Thousands of people are gathering for nationwide rallies in the US to press for civil rights charges against former neighbourhood watch leader George Zimmerman, who was found not guilty over the death of unarmed teenager Trayvon Martin.
The Florida case has become a flashpoint in debates over guns, race relations and self-defence laws. Mr Zimmerman identifies himself as Hispanic. Trayvon was black.
The Rev Al Sharpton's National Action Network has organised the "Justice for Trayvon" rallies outside federal buildings in 100-plus cities: from New York and Los Angeles to Wichita, Kansas, and Birmingham, Alabama. Mr Sharpton wants the justice department to pursue a case.
On Saturday morning in Manhattan, Trayvon's mother, Sybrina Fulton, told supporters, "Today it was my son. Tomorrow it might be yours."
Earlier president Barack Obama called on Americans to do some soul-searching over the death of the teenager, delivering an emotional public reflection on race that was rare for the country's first black president. Empathising with the pain of many black Americans, Mr Obama said the killed 17-year-old "could have been me 35 years ago". He said the case conjured up a hard history of racial injustice "that doesn't go away".
Although Mr Obama has written about his own struggles with racial identity, the surprise speech marked his most extensive discussion of race as president and an unusual embrace of the longing of many African-Americans for him to give voice to their experiences. "I think it's important to recognise that the African-American community is looking at this issue through a set of experiences and a history that doesn't go away," Mr Obama said.
In many ways, it was the frank talk on what it can be like to be black in America that many African-Americans had been waiting to hear. "Black people and brown people everywhere feel like they've been heard," said Angela Bazemore, 56, an administrative assistant who lives in New York City.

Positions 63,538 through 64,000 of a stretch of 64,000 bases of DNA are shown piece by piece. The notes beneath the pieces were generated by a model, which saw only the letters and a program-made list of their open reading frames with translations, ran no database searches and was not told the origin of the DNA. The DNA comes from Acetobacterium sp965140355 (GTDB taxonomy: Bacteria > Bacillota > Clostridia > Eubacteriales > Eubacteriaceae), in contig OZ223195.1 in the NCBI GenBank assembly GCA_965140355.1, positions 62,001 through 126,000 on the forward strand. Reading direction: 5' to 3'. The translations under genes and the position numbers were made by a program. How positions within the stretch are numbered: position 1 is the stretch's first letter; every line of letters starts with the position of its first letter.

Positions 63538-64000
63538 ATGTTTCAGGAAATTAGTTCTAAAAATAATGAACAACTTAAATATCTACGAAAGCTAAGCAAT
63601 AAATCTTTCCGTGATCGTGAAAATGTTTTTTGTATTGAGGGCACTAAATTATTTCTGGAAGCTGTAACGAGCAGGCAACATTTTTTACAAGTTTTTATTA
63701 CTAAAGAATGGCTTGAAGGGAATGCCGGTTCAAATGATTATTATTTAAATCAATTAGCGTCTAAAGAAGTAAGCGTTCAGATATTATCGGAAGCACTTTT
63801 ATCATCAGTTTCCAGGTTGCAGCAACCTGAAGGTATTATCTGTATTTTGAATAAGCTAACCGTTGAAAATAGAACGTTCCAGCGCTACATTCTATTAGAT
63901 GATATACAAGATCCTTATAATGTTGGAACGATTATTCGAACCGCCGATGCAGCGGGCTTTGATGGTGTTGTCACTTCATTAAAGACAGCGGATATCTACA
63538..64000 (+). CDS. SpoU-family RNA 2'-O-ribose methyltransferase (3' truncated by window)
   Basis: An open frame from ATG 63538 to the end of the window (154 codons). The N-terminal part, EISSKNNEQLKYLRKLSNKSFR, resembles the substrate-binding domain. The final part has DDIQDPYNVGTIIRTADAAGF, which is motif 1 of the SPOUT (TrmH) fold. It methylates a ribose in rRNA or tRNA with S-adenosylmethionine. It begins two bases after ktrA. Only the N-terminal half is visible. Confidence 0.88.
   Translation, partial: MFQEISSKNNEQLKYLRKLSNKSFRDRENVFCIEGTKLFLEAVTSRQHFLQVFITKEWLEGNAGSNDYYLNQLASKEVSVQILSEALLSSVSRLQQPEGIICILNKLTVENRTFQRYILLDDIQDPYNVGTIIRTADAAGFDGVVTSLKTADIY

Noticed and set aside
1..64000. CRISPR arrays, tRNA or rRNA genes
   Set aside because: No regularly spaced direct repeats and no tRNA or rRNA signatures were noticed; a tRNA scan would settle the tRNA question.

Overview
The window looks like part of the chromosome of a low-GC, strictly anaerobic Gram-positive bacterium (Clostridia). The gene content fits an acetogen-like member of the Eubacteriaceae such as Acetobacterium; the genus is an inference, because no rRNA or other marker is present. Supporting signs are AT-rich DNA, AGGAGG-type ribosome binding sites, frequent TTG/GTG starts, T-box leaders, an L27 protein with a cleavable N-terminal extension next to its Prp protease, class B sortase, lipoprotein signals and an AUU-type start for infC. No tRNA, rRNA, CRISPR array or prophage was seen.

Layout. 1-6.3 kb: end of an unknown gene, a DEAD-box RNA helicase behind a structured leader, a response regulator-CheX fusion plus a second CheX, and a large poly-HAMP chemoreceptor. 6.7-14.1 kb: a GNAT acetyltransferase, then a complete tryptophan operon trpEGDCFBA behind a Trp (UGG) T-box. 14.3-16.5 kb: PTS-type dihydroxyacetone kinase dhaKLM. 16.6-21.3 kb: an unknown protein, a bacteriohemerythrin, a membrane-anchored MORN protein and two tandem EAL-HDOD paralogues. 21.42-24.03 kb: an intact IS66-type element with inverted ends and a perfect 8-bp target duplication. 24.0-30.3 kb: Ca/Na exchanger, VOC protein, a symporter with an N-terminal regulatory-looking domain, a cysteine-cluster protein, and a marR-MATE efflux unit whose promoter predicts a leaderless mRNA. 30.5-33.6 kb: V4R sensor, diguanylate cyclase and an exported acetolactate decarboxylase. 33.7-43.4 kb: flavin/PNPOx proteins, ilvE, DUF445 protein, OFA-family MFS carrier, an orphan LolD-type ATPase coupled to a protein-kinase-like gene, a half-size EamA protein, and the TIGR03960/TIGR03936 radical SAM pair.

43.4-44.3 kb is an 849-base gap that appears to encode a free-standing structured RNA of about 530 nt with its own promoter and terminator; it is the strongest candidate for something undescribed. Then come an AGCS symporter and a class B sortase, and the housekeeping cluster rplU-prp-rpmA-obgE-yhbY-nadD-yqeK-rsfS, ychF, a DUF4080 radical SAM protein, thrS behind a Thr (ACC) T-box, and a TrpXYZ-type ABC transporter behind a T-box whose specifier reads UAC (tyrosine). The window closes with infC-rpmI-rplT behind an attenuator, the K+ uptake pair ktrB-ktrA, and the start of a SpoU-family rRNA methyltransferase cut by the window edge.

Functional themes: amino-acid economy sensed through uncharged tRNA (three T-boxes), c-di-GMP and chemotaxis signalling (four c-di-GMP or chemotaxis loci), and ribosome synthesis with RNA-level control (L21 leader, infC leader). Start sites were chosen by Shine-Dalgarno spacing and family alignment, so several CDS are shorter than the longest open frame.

A Florida jury last week acquitted Mr Zimmerman of all charges in the February 2012 shooting of Trayvon, who was unarmed. The verdict was cheered by those who agreed that Mr Zimmerman was acting in self-defence, while others protested the outcome, believing Mr Zimmerman, who identifies himself as Hispanic, had targeted Trayvon because he was black.
Trayvon was staying in the gated community where Mr Zimmerman lived and had gone out on a rainy evening last year to buy snacks at a store. Mr Zimmerman, who was armed with a handgun and was part of a neighbourhood watch organisation, spotted Trayvon and called authorities to report he thought the teenager was acting suspiciously. Against the advice of an emergency dispatcher, who said police were on their way, Mr Zimmerman followed and shot the teenager when a scuffle or fight broke out.
Despite his emotional comments on the case, Mr Obama appeared to signal that the justice department was unlikely to file federal civil rights charges against Mr Zimmerman. Traditionally, he said, "these are issues of state and local government", and he warned that the public should have "clear expectations."